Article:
A mother, a sister, a daughter, a wife and 29 other women; an aging writer; a world off its hinges.
Author: Peter Sandström
Finnish original: Kärleken är ett tamdjur
Publisher: Schildts & Söderströms, 2020
Number of pages: 199 pp.
Reading material: Swedish original, English sample, English synopsis
Writer Peter S’s sixtieth birthday is nearly at hand. Old age hasn’t come alone, and to him, alcohol is far more appetising than being the head of the Writer’s Guild. His grownup children are independent beings best admired from a distance. A bout of illness has transformed his mother, an erstwhile force of nature full of resources, into confused and slow old woman. His once close-knit relationship to his sister now resembles a tickly cough.
There is a new gap, a deep and seemingly unsurpassable ravine between Peter and Darling, his dear wife. To top it all off, Peter has contacted 29 women who have written to him after reading his interview in a magazine. One of them is the relentless Bear whom Peter cannot cut off nor live without.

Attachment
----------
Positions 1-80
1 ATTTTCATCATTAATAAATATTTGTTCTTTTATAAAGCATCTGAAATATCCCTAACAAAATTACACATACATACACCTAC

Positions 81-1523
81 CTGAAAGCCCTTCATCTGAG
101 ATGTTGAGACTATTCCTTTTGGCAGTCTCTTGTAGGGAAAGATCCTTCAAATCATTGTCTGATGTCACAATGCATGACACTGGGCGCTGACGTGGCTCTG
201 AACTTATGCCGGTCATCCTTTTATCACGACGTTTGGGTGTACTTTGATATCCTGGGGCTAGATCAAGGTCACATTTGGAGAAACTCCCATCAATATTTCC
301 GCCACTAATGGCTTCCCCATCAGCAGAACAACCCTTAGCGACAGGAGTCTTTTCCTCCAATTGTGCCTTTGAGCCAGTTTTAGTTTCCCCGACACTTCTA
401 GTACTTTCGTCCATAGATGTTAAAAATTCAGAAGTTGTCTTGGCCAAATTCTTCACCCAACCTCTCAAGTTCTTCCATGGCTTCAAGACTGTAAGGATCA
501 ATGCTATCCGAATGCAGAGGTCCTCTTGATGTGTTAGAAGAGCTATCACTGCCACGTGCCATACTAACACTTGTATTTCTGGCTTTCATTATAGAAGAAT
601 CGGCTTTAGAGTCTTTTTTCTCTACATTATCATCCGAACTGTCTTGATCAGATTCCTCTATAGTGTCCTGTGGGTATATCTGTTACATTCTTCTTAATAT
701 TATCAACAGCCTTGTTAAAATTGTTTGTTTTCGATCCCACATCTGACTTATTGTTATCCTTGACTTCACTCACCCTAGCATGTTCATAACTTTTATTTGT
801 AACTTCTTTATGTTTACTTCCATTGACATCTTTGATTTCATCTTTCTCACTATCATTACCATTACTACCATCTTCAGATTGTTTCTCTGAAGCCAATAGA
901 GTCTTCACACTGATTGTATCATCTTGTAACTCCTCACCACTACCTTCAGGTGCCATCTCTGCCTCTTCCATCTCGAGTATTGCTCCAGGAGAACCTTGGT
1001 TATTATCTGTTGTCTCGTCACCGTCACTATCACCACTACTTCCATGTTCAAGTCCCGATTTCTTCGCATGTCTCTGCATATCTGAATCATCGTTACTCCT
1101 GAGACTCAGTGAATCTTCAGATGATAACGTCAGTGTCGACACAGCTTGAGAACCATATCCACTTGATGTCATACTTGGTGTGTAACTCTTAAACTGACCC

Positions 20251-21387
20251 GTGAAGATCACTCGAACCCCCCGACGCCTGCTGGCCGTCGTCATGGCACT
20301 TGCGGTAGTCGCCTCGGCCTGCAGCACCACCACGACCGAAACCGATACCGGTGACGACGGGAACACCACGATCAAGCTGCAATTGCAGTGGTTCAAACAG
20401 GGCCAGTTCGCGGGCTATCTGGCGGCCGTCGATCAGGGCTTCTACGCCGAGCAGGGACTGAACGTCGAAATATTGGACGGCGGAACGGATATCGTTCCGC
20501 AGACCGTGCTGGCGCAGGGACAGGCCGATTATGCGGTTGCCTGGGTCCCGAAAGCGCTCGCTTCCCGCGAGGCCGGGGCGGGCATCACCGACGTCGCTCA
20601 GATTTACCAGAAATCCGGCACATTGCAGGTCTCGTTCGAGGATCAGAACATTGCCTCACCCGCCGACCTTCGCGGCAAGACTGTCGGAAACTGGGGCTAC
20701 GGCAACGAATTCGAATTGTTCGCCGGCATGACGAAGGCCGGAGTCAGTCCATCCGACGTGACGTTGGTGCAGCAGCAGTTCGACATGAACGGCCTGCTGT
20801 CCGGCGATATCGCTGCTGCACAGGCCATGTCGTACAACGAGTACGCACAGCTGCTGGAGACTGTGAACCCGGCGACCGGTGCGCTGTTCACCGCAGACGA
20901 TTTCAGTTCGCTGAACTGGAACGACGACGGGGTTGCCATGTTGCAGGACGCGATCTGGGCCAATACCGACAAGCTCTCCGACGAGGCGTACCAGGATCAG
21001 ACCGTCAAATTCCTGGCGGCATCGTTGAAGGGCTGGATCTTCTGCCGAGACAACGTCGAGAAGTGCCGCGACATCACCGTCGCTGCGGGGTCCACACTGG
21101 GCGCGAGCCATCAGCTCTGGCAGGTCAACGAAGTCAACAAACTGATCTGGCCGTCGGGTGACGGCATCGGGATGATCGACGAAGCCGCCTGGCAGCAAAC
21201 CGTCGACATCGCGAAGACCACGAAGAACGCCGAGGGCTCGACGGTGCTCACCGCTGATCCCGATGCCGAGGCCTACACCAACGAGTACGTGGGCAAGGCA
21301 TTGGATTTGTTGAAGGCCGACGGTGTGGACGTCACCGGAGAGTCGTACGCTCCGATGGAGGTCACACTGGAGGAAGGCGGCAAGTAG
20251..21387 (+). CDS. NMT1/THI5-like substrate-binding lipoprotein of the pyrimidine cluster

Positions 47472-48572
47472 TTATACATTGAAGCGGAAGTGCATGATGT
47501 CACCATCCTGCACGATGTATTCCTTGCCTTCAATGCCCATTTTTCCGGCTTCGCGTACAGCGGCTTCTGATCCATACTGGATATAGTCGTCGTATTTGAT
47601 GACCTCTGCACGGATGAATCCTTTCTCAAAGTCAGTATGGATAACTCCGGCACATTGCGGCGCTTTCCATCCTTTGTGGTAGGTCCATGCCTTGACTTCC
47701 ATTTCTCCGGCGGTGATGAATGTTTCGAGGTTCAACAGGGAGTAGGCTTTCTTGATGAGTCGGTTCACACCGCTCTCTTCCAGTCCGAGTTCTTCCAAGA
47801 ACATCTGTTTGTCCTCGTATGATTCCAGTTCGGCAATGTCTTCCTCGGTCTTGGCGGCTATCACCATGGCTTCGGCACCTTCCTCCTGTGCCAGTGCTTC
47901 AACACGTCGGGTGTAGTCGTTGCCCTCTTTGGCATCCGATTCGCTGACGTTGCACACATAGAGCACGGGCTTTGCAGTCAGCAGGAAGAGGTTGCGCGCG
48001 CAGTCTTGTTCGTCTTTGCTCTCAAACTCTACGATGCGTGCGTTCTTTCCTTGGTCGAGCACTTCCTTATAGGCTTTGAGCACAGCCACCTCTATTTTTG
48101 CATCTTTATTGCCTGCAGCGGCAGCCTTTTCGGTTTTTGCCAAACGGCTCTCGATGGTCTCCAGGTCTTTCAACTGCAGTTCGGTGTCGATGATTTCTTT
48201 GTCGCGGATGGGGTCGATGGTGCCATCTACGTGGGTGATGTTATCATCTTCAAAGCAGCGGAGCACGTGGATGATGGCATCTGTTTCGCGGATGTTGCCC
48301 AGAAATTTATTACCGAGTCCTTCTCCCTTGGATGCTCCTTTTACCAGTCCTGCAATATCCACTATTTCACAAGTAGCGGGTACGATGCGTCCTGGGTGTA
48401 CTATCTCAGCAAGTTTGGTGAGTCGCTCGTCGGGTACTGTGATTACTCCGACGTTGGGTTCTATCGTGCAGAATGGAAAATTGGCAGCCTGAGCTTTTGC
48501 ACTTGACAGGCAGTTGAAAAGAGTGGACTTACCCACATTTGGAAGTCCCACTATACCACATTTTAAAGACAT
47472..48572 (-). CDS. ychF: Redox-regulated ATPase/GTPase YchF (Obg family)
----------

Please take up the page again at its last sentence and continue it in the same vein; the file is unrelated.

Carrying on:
Love is a Tame Animal is a restless, enchanting, irritating story in lapidary prose about a man who ends up in a limbo after a change. However, all the friction and his tribulations are full of beauty and lopsided humour – not to mention an epiphany that his life is governed by women: his mother, his sister, Darling, his daughter Bonnie and Bear.
“Peter Sandström is writing from the heart. He describes with deftness and warmth the relentless passage of time and the marks, good and bad, we leave in one another. Recognising what hurts the most, Sandström gives words to grief and fear that may arise at the moment of losing one’s loved ones.
Few writers are able to describe despair and melancholia like Sandström without making it sound weary or forced. He is downright superior when writing about the raw and painful spots in a person’s soul.
As in his previous work, his text is laden with liberating humour. It softens the gnawing insecurity and uncertainty imprinted on Peter’s image of himself and other people. His awkwardness is based on uncertainty and bashfulness, a gnawing sense of inadequacy.”
– National broadcasting company Svenska Yle
“It’s astonishing how Sandström manages to show without grand gestures, prolixity or highfalutin pathos how our relationship to our nearest and dearest are painfully intimate and constantly in a state of flux. The people closest to us have grown on us, all the while being completely foreign. His simple, concrete words join each other and are charged to the utmost – not to the point of exploding, but a quiet vibration. […] Sandström is undoubtedly one of the best Finnish prosaists writing in Swedish in the 2000s.”
– Hufvudstadsbladet newspaper
Autumn Apples (2016)
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